a bowl of congee

Congee – The Ultimate Comfort Food

Congee is the ultimate comfort food. Congee is a super simple creamy rice porridge, the consistency of oatmeal. Also known as jook, congee is traditionally consumed as a breakfast food, but it’s also suitable for lunch, or dinner. The basics are a small amount of rice with lots of water or stock simmered and stirred for a couple of hours until it reaches a thick, creamy consistency. The rice becomes silkier the more frequently it is stirred. Below is a slow cooker chicken & ginger congee for those of us who aren’t inclined to repeatedly stir their congee on the stove. There are, however, many recipes for those without a slow cooker. Besides its versatility, congee is economical – about 3/4-1 cup of rice to 6-8 cups of water. And like all rice, the dish adapts to almost any sort of addition you’d like.

a bowl of congee

Congee – The Ultimate Comfort Food

Nurture Your Digestion

Chinese Medicine emphasizes a diet that reduces internal dampness to avoid developing digestive troubles and to strengthen immunity. Dampness forms in the body when we’ve eaten a diet rich in dairy, wheat, and animal protein as well as too much raw food like salad and fruit in the cold months. (See the Chinese Medicine Diet links in the Nutritional Counseling section of our website for more information on dampness in the diet.) Chinese Medicine practitioners encourage their patients to eat foods that are easily digested; such as cooked vegetables instead of raw cold vegetables. This is especially true in the winter months. Since congee is cooked for such a long time, it’s easily digested and often given to children or to older people with weak digestion. As we descend deeper into winter, nourishing the digestion with foods such as congee becomes important for our health. This simple dish is very warming in cold weather and is a delicious, nutritious meal for anyone and everyone!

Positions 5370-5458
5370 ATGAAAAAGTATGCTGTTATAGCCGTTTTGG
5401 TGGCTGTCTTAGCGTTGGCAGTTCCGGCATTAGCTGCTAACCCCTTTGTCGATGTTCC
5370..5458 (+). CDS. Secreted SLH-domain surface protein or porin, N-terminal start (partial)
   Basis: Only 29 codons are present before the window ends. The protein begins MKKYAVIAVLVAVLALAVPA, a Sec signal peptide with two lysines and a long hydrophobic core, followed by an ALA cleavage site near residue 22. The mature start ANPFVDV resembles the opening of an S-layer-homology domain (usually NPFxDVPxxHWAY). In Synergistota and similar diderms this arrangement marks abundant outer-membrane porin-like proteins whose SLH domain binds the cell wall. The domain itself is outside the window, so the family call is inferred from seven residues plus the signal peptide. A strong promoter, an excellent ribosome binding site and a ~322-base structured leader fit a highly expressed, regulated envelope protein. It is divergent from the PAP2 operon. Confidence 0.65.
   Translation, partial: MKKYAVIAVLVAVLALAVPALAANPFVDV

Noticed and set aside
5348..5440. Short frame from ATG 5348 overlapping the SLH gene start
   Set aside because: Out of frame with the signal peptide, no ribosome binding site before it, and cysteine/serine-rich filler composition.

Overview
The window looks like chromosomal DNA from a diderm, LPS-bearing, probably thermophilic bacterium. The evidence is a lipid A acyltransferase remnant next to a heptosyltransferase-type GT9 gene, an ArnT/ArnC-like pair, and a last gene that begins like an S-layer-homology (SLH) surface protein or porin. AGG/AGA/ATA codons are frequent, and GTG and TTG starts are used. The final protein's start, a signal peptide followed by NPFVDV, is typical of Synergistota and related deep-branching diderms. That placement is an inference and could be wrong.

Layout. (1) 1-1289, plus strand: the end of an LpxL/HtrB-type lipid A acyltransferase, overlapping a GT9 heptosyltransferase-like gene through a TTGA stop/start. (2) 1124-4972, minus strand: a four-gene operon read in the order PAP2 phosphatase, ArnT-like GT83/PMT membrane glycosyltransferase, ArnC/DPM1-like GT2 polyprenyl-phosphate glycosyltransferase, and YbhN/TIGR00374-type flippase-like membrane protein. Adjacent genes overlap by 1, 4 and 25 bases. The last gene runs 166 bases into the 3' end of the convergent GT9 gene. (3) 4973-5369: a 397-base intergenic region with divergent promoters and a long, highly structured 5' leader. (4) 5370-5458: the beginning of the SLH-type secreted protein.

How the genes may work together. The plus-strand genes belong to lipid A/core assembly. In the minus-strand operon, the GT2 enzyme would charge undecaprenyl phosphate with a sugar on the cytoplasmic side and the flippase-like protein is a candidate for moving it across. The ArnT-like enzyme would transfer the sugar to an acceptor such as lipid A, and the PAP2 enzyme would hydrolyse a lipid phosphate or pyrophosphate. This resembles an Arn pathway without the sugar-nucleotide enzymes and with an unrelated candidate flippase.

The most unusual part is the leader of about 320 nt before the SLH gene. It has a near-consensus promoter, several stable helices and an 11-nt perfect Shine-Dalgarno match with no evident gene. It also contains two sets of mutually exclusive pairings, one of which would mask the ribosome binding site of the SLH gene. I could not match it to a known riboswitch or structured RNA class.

CHICKEN & GINGER CONGEE

INGREDIENTS

For the congee:

  • 8 cups water
  • 3 bone-in, skin-on chicken thighs (about 1 1/2 pounds total)
  • 1 cup long-grain white rice, preferably jasmine
  • 4 (1/4-inch-thick) slices fresh ginger, smashed
  • 2 teaspoons sea salt, plus more as needed
  • Optional toppings:

    • Roasted peanuts
    • Thinly sliced scallions
    • Minced fresh ginger
    • Fresh cilantro leaves
    • Tamari or soy sauce
    • Place all the ingredients for the congee in a 5-quart or larger slow cooker. Cover and cook until very creamy and the rice is completely broken down, 8 to 10 hours on the LOW setting or 5 hours on the HIGH setting.
    • Transfer the chicken and ginger to a plate. Stir the congee with a wooden spoon, making sure to scrape against the bottom and sides of the slow cooker to incorporate congee that’s sticking there.
    • Shred the chicken, then stir the meat back into the slow cooker, discarding the bones, skin, cartilage, and ginger. If you would like a thinner congee, add additional water 1/4 cup at a time until you reach the desired consistency. Taste and season with more salt as needed. Serve hot with the toppings.

RECIPE NOTES

Storage: The congee can be stored in an airtight container in the refrigerator for up to 5 days. It can also be frozen for up to 2 months. Thaw overnight in the refrigerator and reheat over medium heat, stirring occasionally.